A certain elderly former projectionist paid travel expenses and board to a Western guru in order that he should travel from Australia to view her reels in the secrecy of her Chiba City apartment. She ushered the man, who smelled expensive and educated, inside the cavern of her living space, its windows permanently blacked out, its humidity rigidly controlled. For hours they loaded film and watched images like silver water spill over a white silk screen. Two Quiet People, The Benten Kid, Samurai Town 2. The guru placed crystals around him and attuned himself to the energy of what his books called the ninth sphere.

Finally, in the second act of Scattered Flowers, they saw her: standing on her tiptoes to see over a long stone wall. Her eyes rose over the masonry like impossible moons. Then she blinked out of the film like a cue mark. The guru's mouth opened and then closed again. He did it a second time. His sound had been cut off too. But not for long.

Surely not one of the higher deities, he assured the projectionist. Not Ama-Terasu or Susano-no-Mikoto or Inari. Even if they would bother with something as ephemeral and trivial as cinema, the woman in the films bears none of their regalia. Perhaps Ama- no-Uzume-you say she often appears near flowers and trees?

Interesting, interesting. I think it's quite clear the figure is Hora-Sul, an emissary of the ninth sphere with whom I have long been in contact and special intimacy, mistress of amethyst and harbinger of the end of technofascist culture.

She is not Hora-Sul.

The trouble with the Kami is that she is not a repeatable phenomenon. You would think it would be no trouble to prove her being: look, here in the battle scene of The Master Sword Araki Mataemon, she is dying. And in the human chest the heart feels her wound. But the Kami is not an extra in a market scene that can be reliably pointed out to anyone with a quick eye for pattern recognition. One moment she is laughing with the traveling troupe of The Dancing Girl of Izu, the next she is dressed as a man in I Have Sinned, Sakubei. She is never in two films at once. You must chase her out of one frame into another, out of a moonlit peach grove and onto the decks of a naval vessel. You must know that face-as if you could ever forget it, as if it has not already replaced your mother's face, your childhood love's, even your own, in the cinema of your memory. You must search after that face, hunt for it, like a great flickering whale moving beneath the surface of the past.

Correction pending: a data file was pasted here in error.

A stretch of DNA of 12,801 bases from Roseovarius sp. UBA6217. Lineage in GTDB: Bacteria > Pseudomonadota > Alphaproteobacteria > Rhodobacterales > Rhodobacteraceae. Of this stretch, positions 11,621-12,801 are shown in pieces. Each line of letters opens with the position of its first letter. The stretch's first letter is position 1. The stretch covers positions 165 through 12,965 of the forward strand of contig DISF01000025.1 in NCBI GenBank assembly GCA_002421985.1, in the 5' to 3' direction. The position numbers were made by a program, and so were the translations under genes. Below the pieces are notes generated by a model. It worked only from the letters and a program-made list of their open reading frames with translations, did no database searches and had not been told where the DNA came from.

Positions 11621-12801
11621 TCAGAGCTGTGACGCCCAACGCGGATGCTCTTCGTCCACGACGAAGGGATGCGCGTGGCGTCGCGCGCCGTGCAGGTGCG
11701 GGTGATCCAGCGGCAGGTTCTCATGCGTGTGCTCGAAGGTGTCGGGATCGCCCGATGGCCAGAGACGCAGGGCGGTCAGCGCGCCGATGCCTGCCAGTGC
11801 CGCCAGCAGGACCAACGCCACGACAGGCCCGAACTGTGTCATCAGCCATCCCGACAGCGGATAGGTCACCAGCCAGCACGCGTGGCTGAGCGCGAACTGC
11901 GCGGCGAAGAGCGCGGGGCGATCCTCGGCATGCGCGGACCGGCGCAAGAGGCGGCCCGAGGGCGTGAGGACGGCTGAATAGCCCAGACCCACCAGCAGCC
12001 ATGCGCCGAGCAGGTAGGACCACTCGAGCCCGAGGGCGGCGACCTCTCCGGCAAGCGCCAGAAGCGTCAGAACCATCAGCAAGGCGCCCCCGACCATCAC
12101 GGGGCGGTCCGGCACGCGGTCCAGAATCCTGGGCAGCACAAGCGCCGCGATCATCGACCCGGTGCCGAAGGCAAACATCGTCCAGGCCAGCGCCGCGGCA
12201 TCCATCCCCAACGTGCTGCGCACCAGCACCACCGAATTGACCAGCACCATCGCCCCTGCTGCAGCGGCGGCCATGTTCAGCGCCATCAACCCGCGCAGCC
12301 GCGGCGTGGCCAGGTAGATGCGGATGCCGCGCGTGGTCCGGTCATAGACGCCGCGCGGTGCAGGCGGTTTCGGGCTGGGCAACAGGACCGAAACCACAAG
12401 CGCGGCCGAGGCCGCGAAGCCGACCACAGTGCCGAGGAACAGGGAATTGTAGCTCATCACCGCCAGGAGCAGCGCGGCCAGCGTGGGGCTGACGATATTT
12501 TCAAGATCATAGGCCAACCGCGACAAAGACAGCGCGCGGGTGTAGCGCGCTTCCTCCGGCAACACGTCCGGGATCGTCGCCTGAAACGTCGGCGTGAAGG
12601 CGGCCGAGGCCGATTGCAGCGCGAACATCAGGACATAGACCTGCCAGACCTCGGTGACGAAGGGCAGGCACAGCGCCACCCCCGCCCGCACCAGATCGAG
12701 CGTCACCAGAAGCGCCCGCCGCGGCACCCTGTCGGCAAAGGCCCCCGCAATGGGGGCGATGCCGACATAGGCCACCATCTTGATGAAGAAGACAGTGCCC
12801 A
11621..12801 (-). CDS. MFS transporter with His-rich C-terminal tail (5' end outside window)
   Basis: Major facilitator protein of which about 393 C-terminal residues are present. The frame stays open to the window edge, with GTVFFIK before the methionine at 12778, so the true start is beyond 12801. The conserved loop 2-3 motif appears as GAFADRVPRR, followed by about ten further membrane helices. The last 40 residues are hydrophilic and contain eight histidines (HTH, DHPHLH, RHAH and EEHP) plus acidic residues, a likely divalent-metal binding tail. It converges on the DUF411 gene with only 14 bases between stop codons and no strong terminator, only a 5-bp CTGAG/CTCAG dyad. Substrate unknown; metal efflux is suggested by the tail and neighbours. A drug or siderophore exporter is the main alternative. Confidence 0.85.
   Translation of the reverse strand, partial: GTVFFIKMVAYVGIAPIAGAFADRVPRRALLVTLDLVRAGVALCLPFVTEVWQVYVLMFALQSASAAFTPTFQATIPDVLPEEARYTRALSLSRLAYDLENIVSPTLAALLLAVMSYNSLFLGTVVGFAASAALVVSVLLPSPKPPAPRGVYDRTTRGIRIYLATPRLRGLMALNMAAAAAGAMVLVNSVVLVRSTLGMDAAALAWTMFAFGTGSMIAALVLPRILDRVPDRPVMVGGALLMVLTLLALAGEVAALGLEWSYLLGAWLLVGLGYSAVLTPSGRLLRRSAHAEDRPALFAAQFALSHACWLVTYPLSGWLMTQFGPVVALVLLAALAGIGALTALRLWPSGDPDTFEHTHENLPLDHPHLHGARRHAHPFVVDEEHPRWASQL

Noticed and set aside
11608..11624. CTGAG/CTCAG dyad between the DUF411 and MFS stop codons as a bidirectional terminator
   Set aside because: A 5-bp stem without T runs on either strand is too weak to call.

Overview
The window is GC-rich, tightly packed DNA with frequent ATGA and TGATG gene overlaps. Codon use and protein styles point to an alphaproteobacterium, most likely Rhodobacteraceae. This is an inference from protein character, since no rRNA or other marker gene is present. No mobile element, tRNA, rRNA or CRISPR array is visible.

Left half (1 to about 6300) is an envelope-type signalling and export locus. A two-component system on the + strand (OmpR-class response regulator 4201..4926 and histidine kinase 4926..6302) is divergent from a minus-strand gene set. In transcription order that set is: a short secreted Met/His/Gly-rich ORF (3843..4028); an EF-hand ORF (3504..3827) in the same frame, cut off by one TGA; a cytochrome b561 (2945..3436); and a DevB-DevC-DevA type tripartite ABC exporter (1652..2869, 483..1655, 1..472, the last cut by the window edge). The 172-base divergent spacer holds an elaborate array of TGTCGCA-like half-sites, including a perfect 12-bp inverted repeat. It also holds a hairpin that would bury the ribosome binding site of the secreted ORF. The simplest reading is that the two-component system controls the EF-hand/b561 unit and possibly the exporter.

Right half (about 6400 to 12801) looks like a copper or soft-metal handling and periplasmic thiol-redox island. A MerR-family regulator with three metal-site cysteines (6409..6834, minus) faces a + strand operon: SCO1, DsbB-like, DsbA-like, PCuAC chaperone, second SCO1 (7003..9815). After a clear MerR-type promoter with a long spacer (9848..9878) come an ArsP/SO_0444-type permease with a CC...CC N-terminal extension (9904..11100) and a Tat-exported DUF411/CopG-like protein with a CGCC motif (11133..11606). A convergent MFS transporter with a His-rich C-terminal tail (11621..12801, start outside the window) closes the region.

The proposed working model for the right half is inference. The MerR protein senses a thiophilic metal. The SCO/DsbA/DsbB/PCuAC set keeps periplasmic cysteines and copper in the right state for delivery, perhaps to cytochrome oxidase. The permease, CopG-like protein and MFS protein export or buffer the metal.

She does not visit DVDs or VHS tapes. An Okinawa tailor claimed to have seen her once on a laser disc of Why Is Seawater Salty? but he is not a serious person. No, it is only film that the Kami enjoys, the way a lion enjoys blood and flesh, and not cabbages and china plates. Nor does she traffic with Western movies, nor even Korean or Chinese, but moves like a swift needle only through the ribbons of Japanese cinema. She leaves the film intact when she goes, though it is possible, for a frame or two after she has escaped like steam, to see a glimmer of phosphorus, fitful light from some distant and unknown source.

Copyright © 2013 by Catherynne M. Valente